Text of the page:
THE Bahamas National Festival Commission has clarified controversial statements from its chairman, Paul Major, who on Tuesday told reporters that Bahamas Junkanoo Carnival was never designed to be a “profit exercise,” stressing that it is focused on reducing government investment and increasing revenue.
A statement released by the BNFC yesterday said the commission’s mandate “has always been to significantly and positively impact” the country’s gross domestic product (GDP).
“The nuance between profitability and GDP might sound trite, like a play on words, but the commission would like to assure the public that there is a real difference between the two objectives and it is not a matter of semantics,” the statement said.
“Bahamas Junkanoo Carnival is absolutely an economic stimulus exercise, and it must have a positive economic impact for it to be justified. This is why the commission’s mandate from the government has always been to stimulate small and medium enterprises; to create year round employment in the cultural sector; and to positively impact GDP.
“The economic plan that was approved by the government in 2015 first introduced this mandate and it has never changed. In each post-event report that was presented to the government and to the media, the commission accounted for its performance on the basis of the mandate.”
The commission said it is steadily moving to achieving these goal posts, noting that the GDP impact of the festival for 2016 was $70m by its estimates.
The BNFC added that the festival engaged 278 small and medium businesses while “dozens” of new ones were created.
“Further, the data clearly supports the fact that there was a material increase in the number of tourists at the events this year compared to last year,” the BNFC said.
“Despite how alarming it sounds, the commission’s position that Bahamas Junkanoo Carnival “is not a profit exercise” was never intended to suggest that it is not an economic exercise. The commission remains committed to reducing the government’s subsidy year over year, by improving efficiencies, privatising elements of the festival and increasing revenue.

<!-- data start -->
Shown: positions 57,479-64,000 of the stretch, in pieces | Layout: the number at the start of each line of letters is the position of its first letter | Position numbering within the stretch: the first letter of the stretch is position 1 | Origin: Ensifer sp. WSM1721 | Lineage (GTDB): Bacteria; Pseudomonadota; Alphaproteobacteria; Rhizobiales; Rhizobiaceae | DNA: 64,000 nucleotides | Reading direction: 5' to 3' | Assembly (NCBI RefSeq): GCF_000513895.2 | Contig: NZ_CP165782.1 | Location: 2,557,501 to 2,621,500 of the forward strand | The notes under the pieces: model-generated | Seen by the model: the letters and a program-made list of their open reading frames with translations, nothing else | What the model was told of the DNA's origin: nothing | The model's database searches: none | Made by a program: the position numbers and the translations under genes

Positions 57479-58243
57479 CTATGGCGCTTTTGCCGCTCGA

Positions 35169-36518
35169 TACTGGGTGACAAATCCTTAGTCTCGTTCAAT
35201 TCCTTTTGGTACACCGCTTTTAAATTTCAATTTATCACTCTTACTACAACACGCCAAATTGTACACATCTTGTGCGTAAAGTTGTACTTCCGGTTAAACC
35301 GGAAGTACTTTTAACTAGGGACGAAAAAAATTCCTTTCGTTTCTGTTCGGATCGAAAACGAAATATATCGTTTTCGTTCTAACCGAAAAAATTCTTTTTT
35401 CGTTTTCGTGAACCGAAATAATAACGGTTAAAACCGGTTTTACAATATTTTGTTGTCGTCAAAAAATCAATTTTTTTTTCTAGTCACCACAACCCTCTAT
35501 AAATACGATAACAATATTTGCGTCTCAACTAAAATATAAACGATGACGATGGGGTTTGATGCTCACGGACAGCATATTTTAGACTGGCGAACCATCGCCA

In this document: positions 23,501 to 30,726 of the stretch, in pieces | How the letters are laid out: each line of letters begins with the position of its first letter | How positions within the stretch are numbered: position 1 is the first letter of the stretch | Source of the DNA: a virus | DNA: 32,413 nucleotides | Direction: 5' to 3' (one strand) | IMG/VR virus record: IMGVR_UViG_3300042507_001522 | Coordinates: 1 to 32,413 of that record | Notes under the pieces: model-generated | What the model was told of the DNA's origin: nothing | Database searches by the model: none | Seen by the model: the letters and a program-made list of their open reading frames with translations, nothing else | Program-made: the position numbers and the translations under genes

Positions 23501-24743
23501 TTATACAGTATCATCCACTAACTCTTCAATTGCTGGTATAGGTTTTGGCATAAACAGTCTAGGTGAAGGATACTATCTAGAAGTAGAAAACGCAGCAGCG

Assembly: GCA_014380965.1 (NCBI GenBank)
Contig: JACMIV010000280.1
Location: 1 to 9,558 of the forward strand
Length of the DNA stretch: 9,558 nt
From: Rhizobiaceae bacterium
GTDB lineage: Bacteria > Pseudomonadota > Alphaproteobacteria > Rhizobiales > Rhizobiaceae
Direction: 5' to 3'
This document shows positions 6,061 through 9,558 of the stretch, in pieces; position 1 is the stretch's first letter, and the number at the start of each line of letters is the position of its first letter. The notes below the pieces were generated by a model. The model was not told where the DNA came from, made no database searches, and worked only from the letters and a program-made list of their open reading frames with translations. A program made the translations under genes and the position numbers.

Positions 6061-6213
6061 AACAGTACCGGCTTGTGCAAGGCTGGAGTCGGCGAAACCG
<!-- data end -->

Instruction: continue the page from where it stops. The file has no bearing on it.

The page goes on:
“The commission generated $1.2 million in direct revenue from ticket sales and sponsorship this year to offset the government’s investment. And it reduced the government’s contribution by $4.99 million (38 per cent). Its larger economic goal, however, is to help privately owned small and medium sized businesses to become profitable.”
The BNFC added that the government’s direct return on its investment comes in the form of taxes, increased GDP and ultimate economic growth.
“The 2016 event generated $6.3 million in estimated tax revenue,” the BNFC said. “The indirect return on investment, which is the more significant and important measurement of success, accrues to the thousands of employees and Bahamian business owners connected to Junkanoo Carnival.”
The BNFC has come under fire after finally revealing the figures associated with the second instalment of carnival, with some critics calling for planning for the next event to be suspended until a better financial plan could be implemented.
On Monday, officials revealed the total cost for this year’s carnival event was $9.8m with a government subsidy of $8.1m.
A day later, when pressed by reporters over the financial implications of the annual event, Mr Major condemned opponents of the festival who continue to look at the country’s annual investment, instead of the carnival’s “economic impact”.
He said the festival was never and will never be about turning a profit on investment, explaining that no variation of carnival hosted around the world has generated a profit for its host nation.
“Nowhere in the world is a carnival a profit venture. In Trinidad they spend, I think we estimated somewhere around, based on the conversion, $40m a year,” Mr Major said on Tuesday.
He claimed the success of such a festival must be measured by the thousands of persons that benefit from it indirectly and the economic benefits stimulated by it.
Yesterday, the BNFC said it is committed to full transparency, adding that its 2015 independent audit will be completed next month while it has already commissioned an audit for the 2016 carnival.